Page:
Illustration: Sarah Grillo/Axios

The airline industry got a $58 billion lifeline in the coronavirus federal aid package. But the path is unclear for these companies, whose operations and prospects will be forever changed by the global pandemic.

Why it matters: People may want to minimize travel for the foreseeable future. Investors, analysts and industry watchers are trying to determine how much airlines will need to spend — and how much more in lost revenue they'll see — while they adapt to the new reality.

The backdrop: Revenue and passenger loads have plummeted at an unprecedented rate for the U.S. airline industry, and no one knows what's ahead.

  • Major airlines' share prices have been cut in half since the global pandemic started to roil the stock markets.
  • One Wall Street analyst is withdrawing his price target for American Airlines altogether — a sign that the waters are so murky that taking a guess at where the stock could be by year-end isn't worth it.
  • "Even as Delta is burning more than $60 million in cash every day, we know we still haven’t seen the bottom," CEO Ed Bastian said last week.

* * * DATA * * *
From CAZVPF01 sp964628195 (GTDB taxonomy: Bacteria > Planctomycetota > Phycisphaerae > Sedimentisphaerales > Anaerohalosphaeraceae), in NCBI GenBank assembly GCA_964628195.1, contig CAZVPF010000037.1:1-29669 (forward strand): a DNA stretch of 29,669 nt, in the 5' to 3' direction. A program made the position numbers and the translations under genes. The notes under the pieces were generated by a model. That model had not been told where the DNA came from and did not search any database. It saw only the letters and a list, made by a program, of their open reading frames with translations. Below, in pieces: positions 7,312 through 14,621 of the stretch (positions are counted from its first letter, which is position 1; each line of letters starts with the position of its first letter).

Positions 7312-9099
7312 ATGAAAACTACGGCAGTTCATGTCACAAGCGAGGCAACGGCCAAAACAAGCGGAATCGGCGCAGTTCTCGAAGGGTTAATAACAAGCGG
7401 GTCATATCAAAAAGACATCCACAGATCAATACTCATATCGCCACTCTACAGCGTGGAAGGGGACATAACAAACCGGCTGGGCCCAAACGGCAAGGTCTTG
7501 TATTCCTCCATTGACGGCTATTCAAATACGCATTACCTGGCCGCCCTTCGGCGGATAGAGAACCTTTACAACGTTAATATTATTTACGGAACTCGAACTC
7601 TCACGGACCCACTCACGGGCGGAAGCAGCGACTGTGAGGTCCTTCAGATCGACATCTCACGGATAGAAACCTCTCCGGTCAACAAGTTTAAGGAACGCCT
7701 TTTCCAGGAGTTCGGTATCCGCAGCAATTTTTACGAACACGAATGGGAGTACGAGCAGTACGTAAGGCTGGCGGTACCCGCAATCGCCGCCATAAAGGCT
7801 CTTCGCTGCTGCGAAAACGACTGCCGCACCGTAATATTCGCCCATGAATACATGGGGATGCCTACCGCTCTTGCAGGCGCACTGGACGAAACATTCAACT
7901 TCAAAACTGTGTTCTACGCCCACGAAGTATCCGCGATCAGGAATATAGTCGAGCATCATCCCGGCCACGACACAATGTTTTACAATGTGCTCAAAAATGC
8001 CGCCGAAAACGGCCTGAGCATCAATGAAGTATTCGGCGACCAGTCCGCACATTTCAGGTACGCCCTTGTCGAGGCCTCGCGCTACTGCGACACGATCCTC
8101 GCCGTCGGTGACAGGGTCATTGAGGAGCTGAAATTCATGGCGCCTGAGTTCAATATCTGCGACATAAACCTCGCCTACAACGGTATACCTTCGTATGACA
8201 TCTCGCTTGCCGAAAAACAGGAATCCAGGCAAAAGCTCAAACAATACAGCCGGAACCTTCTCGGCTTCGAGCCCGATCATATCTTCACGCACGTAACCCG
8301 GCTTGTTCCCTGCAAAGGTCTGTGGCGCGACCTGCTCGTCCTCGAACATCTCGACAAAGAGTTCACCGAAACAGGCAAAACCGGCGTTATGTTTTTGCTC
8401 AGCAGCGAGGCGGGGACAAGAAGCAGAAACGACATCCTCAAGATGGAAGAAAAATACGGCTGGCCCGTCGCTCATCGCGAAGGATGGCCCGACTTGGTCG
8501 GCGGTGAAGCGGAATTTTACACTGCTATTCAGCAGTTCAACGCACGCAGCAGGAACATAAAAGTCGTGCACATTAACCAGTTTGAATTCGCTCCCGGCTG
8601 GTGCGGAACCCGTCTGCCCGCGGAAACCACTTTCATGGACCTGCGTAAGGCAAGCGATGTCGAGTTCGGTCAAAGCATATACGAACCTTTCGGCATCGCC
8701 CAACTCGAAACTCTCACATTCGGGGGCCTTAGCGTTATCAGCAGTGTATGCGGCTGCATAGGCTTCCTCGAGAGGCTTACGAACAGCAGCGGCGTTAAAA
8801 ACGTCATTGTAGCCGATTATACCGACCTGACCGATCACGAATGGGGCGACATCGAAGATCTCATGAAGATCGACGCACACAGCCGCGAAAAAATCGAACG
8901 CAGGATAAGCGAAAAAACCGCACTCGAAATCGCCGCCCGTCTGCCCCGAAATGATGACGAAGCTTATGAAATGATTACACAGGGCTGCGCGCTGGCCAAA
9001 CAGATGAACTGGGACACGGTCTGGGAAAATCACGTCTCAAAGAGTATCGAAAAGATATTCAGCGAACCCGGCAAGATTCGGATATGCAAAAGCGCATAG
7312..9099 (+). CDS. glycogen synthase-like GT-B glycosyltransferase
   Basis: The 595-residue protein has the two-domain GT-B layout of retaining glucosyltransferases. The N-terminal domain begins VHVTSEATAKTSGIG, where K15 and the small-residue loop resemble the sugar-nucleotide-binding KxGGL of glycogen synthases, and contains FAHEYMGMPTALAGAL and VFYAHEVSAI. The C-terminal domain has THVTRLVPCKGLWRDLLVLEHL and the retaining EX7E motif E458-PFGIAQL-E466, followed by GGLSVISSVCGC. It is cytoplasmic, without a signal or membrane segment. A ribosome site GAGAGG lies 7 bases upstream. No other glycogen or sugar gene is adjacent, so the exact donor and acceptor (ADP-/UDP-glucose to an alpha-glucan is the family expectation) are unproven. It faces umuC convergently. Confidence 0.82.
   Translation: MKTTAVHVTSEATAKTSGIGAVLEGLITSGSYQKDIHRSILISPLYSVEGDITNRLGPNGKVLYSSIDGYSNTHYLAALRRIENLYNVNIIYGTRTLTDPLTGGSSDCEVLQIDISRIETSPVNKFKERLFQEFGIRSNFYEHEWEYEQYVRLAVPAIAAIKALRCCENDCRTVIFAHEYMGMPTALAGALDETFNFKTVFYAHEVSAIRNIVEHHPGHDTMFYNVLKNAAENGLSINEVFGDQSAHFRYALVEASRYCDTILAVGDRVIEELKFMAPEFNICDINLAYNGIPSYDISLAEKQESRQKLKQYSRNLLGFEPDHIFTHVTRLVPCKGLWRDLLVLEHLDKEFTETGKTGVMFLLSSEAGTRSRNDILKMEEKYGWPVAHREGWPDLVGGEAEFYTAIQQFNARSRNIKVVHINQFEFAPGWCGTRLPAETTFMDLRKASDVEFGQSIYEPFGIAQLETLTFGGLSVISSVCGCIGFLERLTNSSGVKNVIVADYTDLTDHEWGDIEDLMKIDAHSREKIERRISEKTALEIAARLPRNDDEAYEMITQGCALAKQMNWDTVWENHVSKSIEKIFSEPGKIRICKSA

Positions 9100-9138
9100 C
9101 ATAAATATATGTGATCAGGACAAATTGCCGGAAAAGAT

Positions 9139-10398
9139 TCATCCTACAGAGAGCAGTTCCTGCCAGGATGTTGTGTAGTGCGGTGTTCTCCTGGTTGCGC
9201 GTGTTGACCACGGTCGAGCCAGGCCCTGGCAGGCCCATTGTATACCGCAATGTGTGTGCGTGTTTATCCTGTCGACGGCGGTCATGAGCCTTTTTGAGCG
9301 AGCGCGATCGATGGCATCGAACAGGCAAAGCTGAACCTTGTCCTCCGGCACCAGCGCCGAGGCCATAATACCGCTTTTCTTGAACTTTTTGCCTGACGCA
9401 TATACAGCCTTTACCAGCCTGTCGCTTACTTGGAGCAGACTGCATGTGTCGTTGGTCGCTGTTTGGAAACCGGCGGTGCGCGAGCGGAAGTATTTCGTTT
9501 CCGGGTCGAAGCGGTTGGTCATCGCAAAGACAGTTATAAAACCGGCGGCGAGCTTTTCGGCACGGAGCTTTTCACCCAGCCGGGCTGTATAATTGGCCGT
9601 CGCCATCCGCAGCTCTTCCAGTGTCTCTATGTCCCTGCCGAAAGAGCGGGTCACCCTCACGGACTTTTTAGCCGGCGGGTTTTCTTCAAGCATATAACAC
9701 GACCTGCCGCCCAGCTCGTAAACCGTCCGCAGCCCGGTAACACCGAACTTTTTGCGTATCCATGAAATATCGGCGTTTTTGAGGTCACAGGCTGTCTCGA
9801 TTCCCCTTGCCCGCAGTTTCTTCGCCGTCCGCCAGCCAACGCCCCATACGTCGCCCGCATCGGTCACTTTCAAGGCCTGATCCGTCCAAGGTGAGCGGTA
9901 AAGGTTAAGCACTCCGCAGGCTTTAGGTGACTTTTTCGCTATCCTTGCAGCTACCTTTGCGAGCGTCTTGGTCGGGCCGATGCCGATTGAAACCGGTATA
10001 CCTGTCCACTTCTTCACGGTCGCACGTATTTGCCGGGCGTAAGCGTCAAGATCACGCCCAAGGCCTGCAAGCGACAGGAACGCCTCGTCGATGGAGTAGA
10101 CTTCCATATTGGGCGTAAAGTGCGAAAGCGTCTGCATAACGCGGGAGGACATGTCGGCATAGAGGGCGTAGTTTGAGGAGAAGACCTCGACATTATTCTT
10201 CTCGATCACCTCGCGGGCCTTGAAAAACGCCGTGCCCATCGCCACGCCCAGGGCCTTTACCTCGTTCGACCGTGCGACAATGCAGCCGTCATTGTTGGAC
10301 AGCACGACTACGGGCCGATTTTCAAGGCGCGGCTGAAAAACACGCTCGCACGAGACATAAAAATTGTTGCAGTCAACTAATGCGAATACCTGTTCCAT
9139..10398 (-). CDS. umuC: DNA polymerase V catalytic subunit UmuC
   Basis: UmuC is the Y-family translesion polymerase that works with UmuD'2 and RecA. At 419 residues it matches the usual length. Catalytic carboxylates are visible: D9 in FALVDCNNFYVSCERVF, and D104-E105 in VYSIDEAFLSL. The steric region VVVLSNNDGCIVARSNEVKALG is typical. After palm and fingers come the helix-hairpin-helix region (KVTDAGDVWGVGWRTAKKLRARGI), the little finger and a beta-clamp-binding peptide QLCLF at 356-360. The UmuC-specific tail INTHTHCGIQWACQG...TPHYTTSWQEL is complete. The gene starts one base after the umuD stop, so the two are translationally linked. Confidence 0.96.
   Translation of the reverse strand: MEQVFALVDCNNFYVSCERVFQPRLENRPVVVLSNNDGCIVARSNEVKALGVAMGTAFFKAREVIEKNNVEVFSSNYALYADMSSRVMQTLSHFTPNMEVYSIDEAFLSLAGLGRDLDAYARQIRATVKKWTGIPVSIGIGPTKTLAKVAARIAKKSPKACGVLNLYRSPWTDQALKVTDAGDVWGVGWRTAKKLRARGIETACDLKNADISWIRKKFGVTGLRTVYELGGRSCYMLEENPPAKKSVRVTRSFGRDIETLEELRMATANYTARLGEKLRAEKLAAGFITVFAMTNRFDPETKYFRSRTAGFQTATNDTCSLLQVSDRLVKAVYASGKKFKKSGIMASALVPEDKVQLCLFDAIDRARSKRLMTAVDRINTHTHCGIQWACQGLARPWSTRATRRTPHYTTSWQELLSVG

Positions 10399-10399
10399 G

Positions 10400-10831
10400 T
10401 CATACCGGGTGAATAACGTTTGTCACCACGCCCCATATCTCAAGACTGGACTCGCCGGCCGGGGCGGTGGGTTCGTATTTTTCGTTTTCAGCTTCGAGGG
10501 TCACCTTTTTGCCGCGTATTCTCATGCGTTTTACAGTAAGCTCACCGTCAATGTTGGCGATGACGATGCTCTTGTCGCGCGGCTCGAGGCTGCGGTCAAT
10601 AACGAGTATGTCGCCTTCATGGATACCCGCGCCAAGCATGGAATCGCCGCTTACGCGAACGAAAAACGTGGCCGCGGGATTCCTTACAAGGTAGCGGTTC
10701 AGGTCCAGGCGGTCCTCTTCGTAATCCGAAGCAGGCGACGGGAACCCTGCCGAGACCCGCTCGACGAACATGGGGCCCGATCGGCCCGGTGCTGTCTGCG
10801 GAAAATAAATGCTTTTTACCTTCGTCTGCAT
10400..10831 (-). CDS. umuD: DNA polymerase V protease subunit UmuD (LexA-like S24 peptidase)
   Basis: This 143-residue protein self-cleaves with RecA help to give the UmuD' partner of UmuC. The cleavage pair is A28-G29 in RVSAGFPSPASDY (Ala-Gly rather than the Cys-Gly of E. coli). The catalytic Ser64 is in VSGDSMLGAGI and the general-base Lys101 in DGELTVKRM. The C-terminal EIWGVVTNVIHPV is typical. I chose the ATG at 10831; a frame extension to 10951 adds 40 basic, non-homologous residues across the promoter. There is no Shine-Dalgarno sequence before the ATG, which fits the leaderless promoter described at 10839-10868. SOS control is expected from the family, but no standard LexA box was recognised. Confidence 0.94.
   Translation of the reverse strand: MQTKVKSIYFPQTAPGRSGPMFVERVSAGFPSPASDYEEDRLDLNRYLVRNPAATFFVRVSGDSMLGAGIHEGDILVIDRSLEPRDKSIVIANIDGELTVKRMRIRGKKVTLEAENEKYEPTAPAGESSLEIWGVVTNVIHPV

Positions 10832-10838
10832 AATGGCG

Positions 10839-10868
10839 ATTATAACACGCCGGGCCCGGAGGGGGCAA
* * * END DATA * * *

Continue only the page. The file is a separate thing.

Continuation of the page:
Yes, but: Even when the economy comes back to life and social distancing measures are relaxed, huge questions for airlines will remain.

  • Will people fly at the rate they did before, particularly business travelers who have grown accustomed to holding meetings virtually? Will passengers be more skittish about packing together in tight rows of seats, and will carriers accommodate their concerns?
  • It's "possible that a number of airlines will have gone bust and uneconomic discounts will be necessary to attract demand back,” Olivier Ponti, vice president at travel-industry data firm ForwardKeys, told Reuters.

What to watch: Most of the major U.S. airlines — including American, Delta, United and JetBlue — submitted applications for federal aid on Friday, per CNBC.

  • It's still unclear how much each company requested, or what terms they'll have to meet in order to receive the money.
  • If any of the companies accept aid, the government has a right to take a stake in the businesses, but may opt for other forms of compensation. Treasury Secretary Steven Mnuchin gets the final say.

The bottom line: Airlines are fighting for survival, and an uncertain environment awaits them on the other side of the pandemic.

  • "We are not expecting to re-start the same industry that we closed a few weeks ago ... the industry processes will need to adapt," Alexandre de Juniac, CEO of International Air Transport Association, a global airlines group, said Tuesday.

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